Are All Drugs Created Equal? Brand-Name vs. Generic Medications
Are low-priced generic medications as safe and effective as their brand-name counterparts? This is the question most often asked of me in seminars or via e-mail, and my answer is always the same: It largely depends on whom you ask, comparative studies, biases, and personal experience. All four of these issues figure prominently into determining the answer to this question. Let’s assess these four, one at a time.
Whom you ask: On one hand, brand-name drug manufacturers will obviously claim that their medications are better than generics. After all, brand-name drugs are subject to rigorous FDA clinical trials and are therefore tested more thoroughly on patients than generics, and if FDA approved, reap price benefits and patent protection for up to 20 years, in some instances. Brand-name drug prices are a reflection of the steep research and development expenditures associated with getting the drug to market, so the companies say.
On the other hand, the manufacturers of generic medicines will say their products are every bit as effective as their brand-name counterparts. This is because the FDA requires generics to be “bioequivalent.” This means that they must contain the same active ingredients as brand, and when taken by patients, must produce similar results. Therefore, one should expect a generic to be as safe and effective as a brand medication.
Comparative studies: In a recent study published in the Journal of the American Medical Association, researchers compared generic and brand-name drugs for the treatment of heart and artery disease. The study included beta-blockers, diuretics, statins (for high LDL cholesterol) and warfarin (a blood thinner) – some of the most commonly prescribed medications worldwide. Thirty eight of the studies were randomized controlled trials – indicative of high reliability. In these studies, 36 of 38 found no real difference between generic and brand.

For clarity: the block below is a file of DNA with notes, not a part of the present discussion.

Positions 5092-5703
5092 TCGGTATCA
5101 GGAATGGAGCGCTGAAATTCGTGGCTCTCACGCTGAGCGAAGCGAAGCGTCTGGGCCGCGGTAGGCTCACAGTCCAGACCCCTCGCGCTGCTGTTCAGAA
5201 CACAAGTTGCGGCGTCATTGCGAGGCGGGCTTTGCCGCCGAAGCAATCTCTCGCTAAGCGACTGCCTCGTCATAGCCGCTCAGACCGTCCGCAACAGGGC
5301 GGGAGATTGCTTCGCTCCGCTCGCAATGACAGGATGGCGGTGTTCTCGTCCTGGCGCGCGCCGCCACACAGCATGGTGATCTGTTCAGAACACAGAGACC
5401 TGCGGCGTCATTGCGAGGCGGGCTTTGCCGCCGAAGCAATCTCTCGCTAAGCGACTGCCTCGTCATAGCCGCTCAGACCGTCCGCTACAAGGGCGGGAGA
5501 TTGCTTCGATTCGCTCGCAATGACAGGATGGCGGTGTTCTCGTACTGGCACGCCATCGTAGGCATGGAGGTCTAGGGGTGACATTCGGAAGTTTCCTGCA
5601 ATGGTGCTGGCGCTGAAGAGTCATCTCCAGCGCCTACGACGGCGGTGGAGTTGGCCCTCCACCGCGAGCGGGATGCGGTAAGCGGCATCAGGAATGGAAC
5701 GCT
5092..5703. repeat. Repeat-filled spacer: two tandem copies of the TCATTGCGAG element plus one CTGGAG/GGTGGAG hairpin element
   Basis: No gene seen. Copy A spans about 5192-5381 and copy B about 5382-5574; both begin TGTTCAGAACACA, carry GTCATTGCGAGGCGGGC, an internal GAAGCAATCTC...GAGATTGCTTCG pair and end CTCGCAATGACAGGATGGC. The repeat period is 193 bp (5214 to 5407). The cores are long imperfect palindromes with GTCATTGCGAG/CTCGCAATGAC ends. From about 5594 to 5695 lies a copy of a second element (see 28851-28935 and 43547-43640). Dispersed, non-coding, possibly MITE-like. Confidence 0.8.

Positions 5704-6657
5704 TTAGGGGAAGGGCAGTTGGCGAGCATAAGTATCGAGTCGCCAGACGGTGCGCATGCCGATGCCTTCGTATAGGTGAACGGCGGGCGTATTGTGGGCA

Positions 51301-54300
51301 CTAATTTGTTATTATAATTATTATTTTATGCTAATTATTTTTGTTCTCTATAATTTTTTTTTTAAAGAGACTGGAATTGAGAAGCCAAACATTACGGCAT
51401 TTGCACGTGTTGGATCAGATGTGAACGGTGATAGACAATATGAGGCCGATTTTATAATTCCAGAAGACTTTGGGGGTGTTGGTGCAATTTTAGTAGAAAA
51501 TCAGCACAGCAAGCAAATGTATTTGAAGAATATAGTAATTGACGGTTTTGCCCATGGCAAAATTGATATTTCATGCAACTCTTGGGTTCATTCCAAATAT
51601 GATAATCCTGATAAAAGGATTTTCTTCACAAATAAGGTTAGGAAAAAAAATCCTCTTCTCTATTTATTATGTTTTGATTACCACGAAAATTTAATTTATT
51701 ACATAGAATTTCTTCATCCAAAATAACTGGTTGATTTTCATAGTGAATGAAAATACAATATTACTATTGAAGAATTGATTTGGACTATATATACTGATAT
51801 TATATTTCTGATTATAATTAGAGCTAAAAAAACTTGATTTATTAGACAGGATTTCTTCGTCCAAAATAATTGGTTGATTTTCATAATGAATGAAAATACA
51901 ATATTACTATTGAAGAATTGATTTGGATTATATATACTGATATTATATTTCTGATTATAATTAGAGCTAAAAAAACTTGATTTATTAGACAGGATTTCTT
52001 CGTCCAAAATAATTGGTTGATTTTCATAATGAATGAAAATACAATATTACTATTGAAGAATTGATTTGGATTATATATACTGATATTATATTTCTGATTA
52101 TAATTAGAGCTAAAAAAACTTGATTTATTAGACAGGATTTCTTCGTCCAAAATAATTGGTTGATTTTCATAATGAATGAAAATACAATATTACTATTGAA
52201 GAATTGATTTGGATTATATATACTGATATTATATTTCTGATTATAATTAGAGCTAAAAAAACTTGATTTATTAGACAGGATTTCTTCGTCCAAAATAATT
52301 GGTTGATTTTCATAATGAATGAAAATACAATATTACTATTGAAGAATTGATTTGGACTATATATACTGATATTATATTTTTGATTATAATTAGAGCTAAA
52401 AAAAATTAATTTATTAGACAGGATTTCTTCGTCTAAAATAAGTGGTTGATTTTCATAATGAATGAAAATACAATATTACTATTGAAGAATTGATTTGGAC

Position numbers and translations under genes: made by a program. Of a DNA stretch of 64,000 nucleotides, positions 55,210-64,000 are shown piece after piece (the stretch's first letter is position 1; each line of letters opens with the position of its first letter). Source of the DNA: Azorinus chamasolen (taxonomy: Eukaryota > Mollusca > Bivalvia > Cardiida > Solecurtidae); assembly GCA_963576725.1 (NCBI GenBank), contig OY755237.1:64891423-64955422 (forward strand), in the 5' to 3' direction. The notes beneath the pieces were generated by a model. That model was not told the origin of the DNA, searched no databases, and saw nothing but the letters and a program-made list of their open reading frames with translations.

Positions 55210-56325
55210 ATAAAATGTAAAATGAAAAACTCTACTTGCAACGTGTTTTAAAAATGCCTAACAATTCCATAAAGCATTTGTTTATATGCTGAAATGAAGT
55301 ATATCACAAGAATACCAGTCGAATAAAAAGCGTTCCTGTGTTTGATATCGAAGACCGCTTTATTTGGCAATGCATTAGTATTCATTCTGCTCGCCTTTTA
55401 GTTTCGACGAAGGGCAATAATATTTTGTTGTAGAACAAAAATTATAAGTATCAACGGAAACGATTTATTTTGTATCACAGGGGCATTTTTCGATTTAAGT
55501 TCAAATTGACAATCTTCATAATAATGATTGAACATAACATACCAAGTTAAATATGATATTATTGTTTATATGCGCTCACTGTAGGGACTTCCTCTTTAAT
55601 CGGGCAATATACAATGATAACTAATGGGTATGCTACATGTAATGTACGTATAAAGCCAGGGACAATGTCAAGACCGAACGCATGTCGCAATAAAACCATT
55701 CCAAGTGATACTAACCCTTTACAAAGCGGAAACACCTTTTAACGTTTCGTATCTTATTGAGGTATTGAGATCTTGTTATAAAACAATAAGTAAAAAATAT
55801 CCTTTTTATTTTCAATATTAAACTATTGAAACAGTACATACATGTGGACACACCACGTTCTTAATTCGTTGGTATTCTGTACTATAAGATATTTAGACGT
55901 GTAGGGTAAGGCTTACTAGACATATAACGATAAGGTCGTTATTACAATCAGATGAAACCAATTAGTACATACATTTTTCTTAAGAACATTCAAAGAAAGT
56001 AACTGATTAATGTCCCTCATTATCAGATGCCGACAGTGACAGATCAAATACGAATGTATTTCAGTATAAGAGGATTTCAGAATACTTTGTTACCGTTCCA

In spite of the above study, some physicians are concerned because the bioequivalence studies that the FDA predicates its decisions upon aren’t made public, so doctors have no way of knowing when the FDA has found a difference and how telling the difference is. Nor can they find out about differences in fillers and other additives, which might change the rates of release. So it comes as no surprise that only 12 of 43 medical journal commentaries on the subject of generic vs. brand encouraged the use of generics.
Biases: Biases tend to be influenced by our belief systems. They’re not right or wrong, good or bad, and they exist in practically every area of our lives. Medication is no exception. If you’re the CEO of a pharmaceutical company, you may very well be biased in favor of brand-name drugs. On the other hand, if you’re on a fixed income and have encountered no ill effects from generics, it is likely you will favor them.
Personal Experience: Previous experiences practically always shape future choices and decisions. For example, if a patient were to notice no difference (price excluded) when switching from a brand name to a generic drug, they’d likely think that generics can be readily substituted for brand products. But if the same patient experienced the emergence of different side effects or diminished effectiveness with a generic, they might be more skeptical of the switch.
Physician views on generic medications are often closely associated with their patients’ experiences. In today’s medical environment, prescribing habits have changed. Most physicians have come to accept or have been forced into generic substitution by the rigorous, cost-conscious practices of third party payers. If a patient complains though, doctors will usually not hesitate to change a prescription back to brand name.
The bottom line is: In spite of whom you ask, comparative studies, biases and personal experience, the FDA is satisfied with the performance of generic drugs, psychotropic medications included. The question is: Are we and our clients satisfied?
Joe Wegmann is a licensed clinical social worker and a clinical pharmacist with over 30 years of experience in counseling and medication treatment of depression and anxiety. Joe’s new book, Psychopharmacology: Straight Talk on Mental Health Medications is available at www.pesi.com. To learn more about Joe’s programs or to contribute a question for Joe to answer in a future article, visit his website at www.thepharmatherapist.com, or e-mail him at firstname.lastname@example.org.